But in the long run, the game-changing future leader must also meet the sixth criteria: motivation. While the first five criteria answer the question of “how,” the last criteria answers the question “why” and is the reason entrepreneurs stay on when they run into difficulty.
Do you foresee the emergence of major global fintech brands?
I think the term fintech will disappear. Financial services have been driven, and will continue to be driven, by technology. So when we talk about future brands, what we are really talking about is leading financial institutions and leading technology companies helping financial institutions. I don’t think fintech will necessarily be a unique category decades down the road.
What are some of the challenges your company faces?
People need to understand that getting rich quick is not the purpose of investment. China is still a fast-growing economy, and while there are still opportunities where people can accumulate a fortune, that’s not the right way to think about investment.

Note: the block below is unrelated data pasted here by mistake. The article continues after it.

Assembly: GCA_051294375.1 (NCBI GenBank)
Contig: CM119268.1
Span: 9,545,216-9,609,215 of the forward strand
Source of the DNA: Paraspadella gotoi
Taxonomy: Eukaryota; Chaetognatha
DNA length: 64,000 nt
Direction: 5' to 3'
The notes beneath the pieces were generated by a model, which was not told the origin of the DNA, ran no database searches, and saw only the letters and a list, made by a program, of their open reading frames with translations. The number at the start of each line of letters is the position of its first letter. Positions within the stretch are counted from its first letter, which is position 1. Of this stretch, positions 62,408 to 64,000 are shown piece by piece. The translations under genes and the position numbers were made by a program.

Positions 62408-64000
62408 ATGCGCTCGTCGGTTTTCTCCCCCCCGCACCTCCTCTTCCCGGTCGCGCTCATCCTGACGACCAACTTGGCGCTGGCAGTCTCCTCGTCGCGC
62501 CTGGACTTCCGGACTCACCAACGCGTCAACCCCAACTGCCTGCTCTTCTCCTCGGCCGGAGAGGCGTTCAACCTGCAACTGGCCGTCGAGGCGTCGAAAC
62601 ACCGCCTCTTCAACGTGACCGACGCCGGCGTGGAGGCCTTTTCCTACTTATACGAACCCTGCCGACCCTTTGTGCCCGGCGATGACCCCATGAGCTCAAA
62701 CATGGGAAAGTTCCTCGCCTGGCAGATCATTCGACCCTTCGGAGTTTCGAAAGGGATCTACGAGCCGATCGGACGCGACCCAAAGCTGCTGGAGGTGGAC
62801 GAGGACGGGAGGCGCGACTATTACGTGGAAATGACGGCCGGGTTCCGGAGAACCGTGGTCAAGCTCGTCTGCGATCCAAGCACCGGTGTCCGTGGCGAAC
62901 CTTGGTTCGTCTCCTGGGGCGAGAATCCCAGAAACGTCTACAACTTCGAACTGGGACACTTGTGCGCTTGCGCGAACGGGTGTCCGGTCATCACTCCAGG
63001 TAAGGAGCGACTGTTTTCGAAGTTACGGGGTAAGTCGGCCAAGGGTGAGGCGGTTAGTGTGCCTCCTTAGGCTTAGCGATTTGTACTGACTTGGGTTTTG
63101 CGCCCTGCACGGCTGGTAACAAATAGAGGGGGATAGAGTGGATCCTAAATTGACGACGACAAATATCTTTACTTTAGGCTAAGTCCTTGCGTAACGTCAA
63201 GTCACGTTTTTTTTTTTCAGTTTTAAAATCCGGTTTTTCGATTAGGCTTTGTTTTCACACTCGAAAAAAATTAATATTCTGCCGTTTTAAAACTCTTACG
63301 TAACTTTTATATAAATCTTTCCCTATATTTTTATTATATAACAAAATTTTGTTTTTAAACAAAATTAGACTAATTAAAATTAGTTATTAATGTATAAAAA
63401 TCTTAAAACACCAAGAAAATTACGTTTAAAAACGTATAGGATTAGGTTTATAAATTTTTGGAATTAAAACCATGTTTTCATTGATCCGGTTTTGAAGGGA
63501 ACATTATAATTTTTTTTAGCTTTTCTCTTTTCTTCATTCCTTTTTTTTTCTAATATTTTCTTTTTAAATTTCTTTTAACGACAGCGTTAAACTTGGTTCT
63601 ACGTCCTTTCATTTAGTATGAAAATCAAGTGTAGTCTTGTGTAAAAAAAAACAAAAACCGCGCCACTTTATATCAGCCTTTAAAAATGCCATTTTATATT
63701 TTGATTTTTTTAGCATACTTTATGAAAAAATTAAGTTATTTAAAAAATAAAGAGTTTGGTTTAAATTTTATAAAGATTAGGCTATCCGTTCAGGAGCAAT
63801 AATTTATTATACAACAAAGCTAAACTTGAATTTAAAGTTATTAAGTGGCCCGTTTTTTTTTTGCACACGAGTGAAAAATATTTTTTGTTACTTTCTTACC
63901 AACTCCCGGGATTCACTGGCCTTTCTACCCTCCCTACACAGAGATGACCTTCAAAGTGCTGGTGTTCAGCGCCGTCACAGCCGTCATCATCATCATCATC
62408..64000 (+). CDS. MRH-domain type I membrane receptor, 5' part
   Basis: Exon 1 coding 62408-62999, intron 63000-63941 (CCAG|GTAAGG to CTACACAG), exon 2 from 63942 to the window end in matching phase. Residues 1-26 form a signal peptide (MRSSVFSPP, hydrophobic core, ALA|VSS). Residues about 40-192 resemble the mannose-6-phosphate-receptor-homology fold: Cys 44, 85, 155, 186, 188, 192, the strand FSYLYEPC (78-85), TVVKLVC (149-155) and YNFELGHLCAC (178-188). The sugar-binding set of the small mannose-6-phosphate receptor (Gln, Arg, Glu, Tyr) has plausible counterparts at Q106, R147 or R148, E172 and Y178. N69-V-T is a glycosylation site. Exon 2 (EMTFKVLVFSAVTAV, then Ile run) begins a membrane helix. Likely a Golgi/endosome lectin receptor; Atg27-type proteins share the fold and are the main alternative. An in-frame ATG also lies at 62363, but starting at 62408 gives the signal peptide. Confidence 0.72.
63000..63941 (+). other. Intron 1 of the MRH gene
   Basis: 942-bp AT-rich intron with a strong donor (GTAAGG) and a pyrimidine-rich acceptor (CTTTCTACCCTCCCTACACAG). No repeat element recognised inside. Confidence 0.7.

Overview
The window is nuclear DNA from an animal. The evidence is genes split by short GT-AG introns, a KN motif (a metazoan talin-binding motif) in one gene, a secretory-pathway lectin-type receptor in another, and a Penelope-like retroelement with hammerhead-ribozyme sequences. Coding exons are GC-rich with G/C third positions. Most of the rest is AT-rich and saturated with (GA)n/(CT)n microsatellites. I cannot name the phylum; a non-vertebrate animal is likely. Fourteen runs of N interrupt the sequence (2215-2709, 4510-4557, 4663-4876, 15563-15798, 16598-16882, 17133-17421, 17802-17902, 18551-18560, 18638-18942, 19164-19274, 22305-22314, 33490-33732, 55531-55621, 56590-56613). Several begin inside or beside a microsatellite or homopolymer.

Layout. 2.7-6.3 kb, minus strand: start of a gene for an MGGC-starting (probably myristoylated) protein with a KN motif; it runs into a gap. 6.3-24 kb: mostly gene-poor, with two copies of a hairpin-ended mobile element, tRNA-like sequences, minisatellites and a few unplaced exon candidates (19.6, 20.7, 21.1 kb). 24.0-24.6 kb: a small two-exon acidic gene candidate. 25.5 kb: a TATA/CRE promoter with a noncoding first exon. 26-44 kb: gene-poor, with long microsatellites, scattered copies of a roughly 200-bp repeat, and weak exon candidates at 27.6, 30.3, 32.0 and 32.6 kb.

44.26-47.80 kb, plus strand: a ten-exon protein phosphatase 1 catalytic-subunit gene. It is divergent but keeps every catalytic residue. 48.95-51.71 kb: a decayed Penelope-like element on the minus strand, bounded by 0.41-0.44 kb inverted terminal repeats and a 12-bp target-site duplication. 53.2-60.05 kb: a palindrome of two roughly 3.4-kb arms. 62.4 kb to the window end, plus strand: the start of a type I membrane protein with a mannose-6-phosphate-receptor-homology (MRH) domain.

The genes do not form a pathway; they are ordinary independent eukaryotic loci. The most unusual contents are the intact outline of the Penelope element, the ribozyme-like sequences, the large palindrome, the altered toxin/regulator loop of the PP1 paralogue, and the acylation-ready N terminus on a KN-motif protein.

If you ask China’s high-net-worth individuals what they want today, they would talk about where to buy real estate, how to find double digit returns, which stocks to invest in. But they need to start thinking about comprehensive risk and asset management.
CreditEase’s subsidiary Yirendai was among half a dozen companies whose stock prices dipped after China announced new regulations to tighten supervision over the online lending sector in early December. How have the regulations impacted the industry?
The market will continue to change and regulators will play a key role in this market to help it become healthier and more organized. While online lending has made finance more inclusive, it is not without risks. I believe the regulations are a good thing for leading companies that intend to be in the market for a long time. For us, it's a marathon rather than a 100-meter dash, which means that we want the road to be as smooth as possible.
Contact reporter Liu Xiao (firstname.lastname@example.org)
Caixin Hot Pot is a regular feature that introduces you to the colorful array of players in today’s China — from the leaders of top U.S. companies doing business here to the migrant woman selling noodles from a pushcart.